You can now pepper your Windows 10 desktop with Android apps... if you have a Samsung phone, that is

Also: A new Visual Studio Code and back to black for some Dev Channel Insiders


In Brief Microsoft's Your Phone has enhanced its Android functionality with a jump from single app support to the considerably more useful ability to launch and run multiple apps on the Windows 10 desktop.

The single-app version of the feature turned up during summer and allowed users to pin favoured mobile apps to the Start Menu or Taskbar of a Windows 10 PC. When selected, the app would then run in a window on the desktop. A neat tech demo, but a little limited.

The update, which is slowly making its way to Windows Insiders, allows multiple apps to be launched simultaneously.

There are inevitably some limitations to the preview code. Some apps, which block casting, simply won't work while others may need a touch-enabled PC for interaction. The PC and phone must also be on the same Wi-Fi network and, in a surreal twist, any sound produced by the app will come from the phone not the PC.

More seriously, considering the breadth of the Android ecosystem, only a very limited subset of devices are currently supported and all must be stamped with the word Samsung.

Microsoft's own take on the Android world – the Surface Duo – is conspicuous by its absence.

Windows 10 gains dark text on dark background in latest Windows Insider update

Perhaps channelling its inner Douglas Adams, Microsoft pushed build 20251 of Windows 10 to the Dev Channel last week and noted an issue where "some screens incorrectly have black text on dark backgrounds when dark theme is enabled."

We can but hope that clicking aimlessly around the dark screen will result in a black message box appearing, with black text admonishing the user.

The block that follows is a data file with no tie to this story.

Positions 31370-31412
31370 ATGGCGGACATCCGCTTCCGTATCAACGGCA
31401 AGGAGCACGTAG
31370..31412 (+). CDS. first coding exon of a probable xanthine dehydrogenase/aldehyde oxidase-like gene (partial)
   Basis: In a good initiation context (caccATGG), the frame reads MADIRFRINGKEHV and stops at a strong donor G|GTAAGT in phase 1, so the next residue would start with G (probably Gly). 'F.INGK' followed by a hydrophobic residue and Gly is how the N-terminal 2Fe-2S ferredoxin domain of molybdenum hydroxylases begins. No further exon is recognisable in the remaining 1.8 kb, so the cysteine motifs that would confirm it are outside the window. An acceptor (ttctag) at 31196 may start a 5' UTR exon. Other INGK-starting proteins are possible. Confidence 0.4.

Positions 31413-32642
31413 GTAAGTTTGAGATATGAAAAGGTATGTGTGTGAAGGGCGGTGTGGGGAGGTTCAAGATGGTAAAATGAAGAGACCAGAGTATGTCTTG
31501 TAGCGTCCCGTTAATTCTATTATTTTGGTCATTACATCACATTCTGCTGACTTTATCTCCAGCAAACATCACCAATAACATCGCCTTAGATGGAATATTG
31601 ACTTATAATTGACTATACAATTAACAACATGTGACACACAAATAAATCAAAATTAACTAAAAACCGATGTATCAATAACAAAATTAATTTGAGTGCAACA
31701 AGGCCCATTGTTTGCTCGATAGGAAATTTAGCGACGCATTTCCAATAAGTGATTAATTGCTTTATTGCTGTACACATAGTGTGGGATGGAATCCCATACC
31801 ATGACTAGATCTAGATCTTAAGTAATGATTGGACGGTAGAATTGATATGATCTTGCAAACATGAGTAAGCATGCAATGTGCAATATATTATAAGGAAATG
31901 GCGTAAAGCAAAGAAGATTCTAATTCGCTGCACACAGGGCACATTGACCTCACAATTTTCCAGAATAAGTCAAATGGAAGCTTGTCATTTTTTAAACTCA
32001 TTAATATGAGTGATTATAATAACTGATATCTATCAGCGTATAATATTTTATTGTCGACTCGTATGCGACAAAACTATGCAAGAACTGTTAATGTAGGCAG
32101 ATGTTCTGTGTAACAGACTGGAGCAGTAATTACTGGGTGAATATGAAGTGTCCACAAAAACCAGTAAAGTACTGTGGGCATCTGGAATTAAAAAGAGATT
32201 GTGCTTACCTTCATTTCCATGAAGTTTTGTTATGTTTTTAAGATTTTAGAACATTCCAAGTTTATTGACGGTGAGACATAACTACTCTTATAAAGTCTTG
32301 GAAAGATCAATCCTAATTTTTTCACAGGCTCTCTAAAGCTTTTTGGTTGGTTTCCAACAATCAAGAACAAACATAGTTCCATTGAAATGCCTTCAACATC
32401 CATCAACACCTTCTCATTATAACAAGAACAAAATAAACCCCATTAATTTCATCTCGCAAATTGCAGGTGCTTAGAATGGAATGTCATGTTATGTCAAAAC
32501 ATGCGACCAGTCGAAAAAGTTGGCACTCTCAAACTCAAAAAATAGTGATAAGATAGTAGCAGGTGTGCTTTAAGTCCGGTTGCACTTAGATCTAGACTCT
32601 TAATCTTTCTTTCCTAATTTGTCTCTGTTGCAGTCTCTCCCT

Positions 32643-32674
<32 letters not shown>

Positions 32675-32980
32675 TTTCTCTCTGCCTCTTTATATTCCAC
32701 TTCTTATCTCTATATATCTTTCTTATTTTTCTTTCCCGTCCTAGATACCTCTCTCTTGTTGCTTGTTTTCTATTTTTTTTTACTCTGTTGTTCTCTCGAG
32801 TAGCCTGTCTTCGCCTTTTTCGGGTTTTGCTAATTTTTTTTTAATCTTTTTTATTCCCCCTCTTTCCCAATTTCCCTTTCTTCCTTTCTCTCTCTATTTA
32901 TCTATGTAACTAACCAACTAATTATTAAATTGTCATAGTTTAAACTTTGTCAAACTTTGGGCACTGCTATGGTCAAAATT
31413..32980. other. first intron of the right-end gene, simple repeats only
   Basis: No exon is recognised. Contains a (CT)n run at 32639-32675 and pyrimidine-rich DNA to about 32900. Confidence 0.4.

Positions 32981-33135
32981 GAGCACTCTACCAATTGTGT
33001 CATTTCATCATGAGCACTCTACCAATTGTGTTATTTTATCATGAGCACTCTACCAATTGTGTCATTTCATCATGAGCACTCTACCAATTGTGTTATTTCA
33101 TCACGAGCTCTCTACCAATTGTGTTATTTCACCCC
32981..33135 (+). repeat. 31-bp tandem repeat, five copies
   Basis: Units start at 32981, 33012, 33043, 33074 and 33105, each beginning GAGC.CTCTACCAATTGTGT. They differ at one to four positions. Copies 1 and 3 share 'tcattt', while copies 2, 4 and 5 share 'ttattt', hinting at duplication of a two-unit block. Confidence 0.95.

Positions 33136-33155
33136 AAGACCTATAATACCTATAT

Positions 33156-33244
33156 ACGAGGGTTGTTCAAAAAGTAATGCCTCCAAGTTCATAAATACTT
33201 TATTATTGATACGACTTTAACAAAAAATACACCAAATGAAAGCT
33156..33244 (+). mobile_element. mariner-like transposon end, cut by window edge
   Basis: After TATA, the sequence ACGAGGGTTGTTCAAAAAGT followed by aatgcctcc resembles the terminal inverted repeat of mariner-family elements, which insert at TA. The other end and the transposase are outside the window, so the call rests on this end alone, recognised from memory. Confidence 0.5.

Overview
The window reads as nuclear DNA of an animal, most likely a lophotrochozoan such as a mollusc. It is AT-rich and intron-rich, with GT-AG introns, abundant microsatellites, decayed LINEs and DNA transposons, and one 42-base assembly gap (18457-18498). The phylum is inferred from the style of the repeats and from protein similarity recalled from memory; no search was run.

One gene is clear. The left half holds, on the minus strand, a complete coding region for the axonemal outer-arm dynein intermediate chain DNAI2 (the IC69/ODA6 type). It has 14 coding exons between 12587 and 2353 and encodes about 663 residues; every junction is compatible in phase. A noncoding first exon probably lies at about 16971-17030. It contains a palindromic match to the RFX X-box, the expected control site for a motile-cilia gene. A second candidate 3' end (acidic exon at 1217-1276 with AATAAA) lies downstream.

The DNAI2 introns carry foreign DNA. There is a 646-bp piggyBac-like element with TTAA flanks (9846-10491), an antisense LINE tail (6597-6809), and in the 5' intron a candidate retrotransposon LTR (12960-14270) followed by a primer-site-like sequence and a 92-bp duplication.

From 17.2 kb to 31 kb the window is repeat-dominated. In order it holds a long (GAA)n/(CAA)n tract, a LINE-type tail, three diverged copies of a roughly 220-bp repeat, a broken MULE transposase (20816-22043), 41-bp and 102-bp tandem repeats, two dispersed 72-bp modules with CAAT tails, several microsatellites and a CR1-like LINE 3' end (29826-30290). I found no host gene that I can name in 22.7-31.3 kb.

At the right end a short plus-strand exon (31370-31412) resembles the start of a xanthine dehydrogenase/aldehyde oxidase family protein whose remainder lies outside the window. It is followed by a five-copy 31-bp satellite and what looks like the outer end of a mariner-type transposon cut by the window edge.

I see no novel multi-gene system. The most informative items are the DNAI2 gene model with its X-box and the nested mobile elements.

Hotblack Desiato and Restaurant at the End of the Universe references aside, the release was a minor one, and included a fix for an issue that prevented Windows PowerShell launching for Insiders on Arm-based PCs. The team also fixed issues around Miracast and the Settings app, which had a habit of hanging after checking for updates following an upgrade.

In terms of known issues in the preview, as well as black text on dark backgrounds in some screens for dark mode users, drives might be absent from the Manage Disks and Volumes tool (necessitating a return to the "classic" Disk Management tool). Pinned sites may also be a bit wobbly and no Dev Channel Insider build would be complete without a bugcheck or two. In this case, some devices might throw up a DPC_WATCHDOG_VIOLATION.

Housekeeping and polishing for October's Visual Studio Code

Microsoft continued buffing its cross-platform code wrangler, Visual Studio Code, to a high sheen in the beloved editor's October release.

Notable improvements this time around include a "local echo" mode for the terminal, allowing for UI update ahead of a server round-trip and improvements to the appearance of IntelliSense. The latter has received a resizeable suggestions UI and the ability to move the cursor in order to see more suggestions.

Source control has also received some attention, with Rebase and Clone (Recursive) commands added to the Git functionality and the commit message history saved in the source control input box.

As far as the Workbench is concerned, pinned tabs will now always show a pinned icon to make them easier to spot and extensions may be installed without synchronising. Extensions can also be installed via a right-click on a .VSIX file.

GitHub will continue to be a theme for the Visual Studio Code team into November, with work on the likes of GitHub Codespaces "being more involved than originally anticipated." ®


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